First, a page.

BigMike

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I'm a big fan of the dowhill skiing events, remember the Klamer run, and of course Billy Johnson in 1984. Obviously Super G is also great, but even all the way down to the precision of slalom

I love long track speed skating. And some of the cross country/biathalon type events

I enjoy a few tastes of short track speed skating, but will admit I get bored quickly

I do enjoy the figure skating; although I get easily frustrated with the scoring, and do feel like it has become more technical and less artistic, especially the singles events.

I enjoy the sledding sports, including luge, I have never warmed up to Skeleton

Ski (and I guess snowboard) Cross are actually fantastic events and love them

I have no interest in the X game sports, Could not cares about the trick events (half pipe, freestyle, Arials, etc)

I really don't get what people see in Curling. I have watched it, and just don't see what people find entertaining.

Hockey we'll see this year. I loved it Pre NHL players. I had almost no interest watching the pro's play. This year seems just like a mess.
 

garlan5

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Curling. (Did the internet increase the popularity? Don't remember it being poplar growing up in the 80s and 90s)
Downhill
Bobsled
Luge
any of the speed skating

hate the X game stuff
 

TheoShmeo

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Men’s ice hockey.

But only if the US or Canada is in contention for a medal.

And even then, relative to any Boston sports game, it’s a 2 out of 10 at best.
 

SumnerH

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Curling. (Did the internet increase the popularity? Don't remember it being poplar growing up in the 80s and 90s)
Curling was only added as an official Olympic sport in 1998 (though it was an exhibition sport a couple of times in ’88 and ’92).
 

streeter88

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All alpine skiing,especially the speed events. Raced from middle school to college so love those events
Aerial skiing, snowboarding and the snowboard cross
Speed skating is fun - shorter events though
And all those crazy bobsled, luge, skeleton sports. Where do you ever get to see that in real life?
Most of the events are fun to watch to be honest.
 

ConigliarosPotential

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I really don't get what people see in Curling. I have watched it, and just don't see what people find entertaining.
For me, it's the combination of the strategy/tactics in figuring out where to try and position each stone, and then the technical ability that most of the players have to put each stone pretty much exactly where requested with pinpoint precision. It's quite a thinking man's game...or thinking woman's game. (Re: the latter, a few of the Olympic women's curlers are usually rather pleasing to look at as well - Team Russia at Sochi four years ago comes to mind...)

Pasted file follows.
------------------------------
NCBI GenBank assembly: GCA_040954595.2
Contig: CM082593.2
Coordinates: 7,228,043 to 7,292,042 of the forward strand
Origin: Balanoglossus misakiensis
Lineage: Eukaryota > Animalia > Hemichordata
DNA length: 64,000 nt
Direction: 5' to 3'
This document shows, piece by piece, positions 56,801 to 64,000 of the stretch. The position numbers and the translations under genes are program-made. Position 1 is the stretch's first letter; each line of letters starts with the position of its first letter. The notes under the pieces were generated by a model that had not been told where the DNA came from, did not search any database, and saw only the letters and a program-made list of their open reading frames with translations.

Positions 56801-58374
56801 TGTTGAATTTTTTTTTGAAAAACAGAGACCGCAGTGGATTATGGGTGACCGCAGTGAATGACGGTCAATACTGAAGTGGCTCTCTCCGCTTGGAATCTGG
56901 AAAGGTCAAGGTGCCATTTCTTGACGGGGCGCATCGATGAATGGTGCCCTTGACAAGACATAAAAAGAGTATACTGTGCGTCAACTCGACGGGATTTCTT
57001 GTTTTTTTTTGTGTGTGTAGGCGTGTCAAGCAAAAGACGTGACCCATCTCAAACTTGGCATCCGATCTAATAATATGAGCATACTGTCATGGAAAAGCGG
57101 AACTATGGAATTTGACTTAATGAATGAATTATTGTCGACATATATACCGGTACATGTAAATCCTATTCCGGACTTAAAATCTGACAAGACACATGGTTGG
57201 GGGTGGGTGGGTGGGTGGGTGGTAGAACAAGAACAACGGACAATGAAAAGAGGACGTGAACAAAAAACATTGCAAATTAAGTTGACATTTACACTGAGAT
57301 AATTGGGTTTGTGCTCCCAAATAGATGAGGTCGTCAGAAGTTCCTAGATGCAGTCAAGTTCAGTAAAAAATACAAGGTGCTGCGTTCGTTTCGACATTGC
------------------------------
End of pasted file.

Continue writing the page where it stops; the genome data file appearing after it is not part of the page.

Fred not Lynn

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I do enjoy the figure skating; although I get easily frustrated with the scoring, and do feel like it has become more technical and less artistic, especially the singles events...

...I have no interest in the X game sports, Could not cares about the trick events (half pipe, freestyle, Arials, etc)
Isn’t figure skating just a “trick event” with less baggy outfits, and some bedazzling?
 

finnVT

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Curling. (Did the internet increase the popularity? Don't remember it being poplar growing up in the 80s and 90s)
I remember being a senior in college during the '02 olympics, and I want to say that was the first time they did the "use all NBC channels to show a ton of crap" (or at least the first time I was paying attention), and given the convenient time zones of SLC, there was suddenly a lot of curling on random news channels all the time. I feel like it gained a cult following that year, though it's certainly possible more people than I realized had figured it out in '98.
 

jkempa

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I remember being a senior in college during the '02 olympics, and I want to say that was the first time they did the "use all NBC channels to show a ton of crap" (or at least the first time I was paying attention), and given the convenient time zones of SLC, there was suddenly a lot of curling on random news channels all the time. I feel like it gained a cult following that year, though it's certainly possible more people than I realized had figured it out in '98.
That's pretty much my recollection as well.
 

jkempa

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All alpine skiing,especially the speed events. Raced from middle school to college so love those events
Aerial skiing, snowboarding and the snowboard cross
Speed skating is fun - shorter events though
And all those crazy bobsled, luge, skeleton sports. Where do you ever get to see that in real life?
Most of the events are fun to watch to be honest.
I was looking to see where the nearest track was for you to see the sliding sports, and well, you're a long way away being in Australia. I love watching them on TV. It's not as great an experience when you're watching in person, unless you've got video monitors. Otherwise it's setting up on one of the curves or at the finish, and just watching somebody fly by you for a second or two before they're at the next curve. And that's assuming the sun shades aren't down.

I feel a lot of sympathy for the southern hemisphere athletes that compete in winter sports, at least the ones played outside. But especially those that do bosbled, skeleton and luge. Every single track is in the northern hemisphere, so when they compete and train, it's winter. When they go home to make money, it's winter.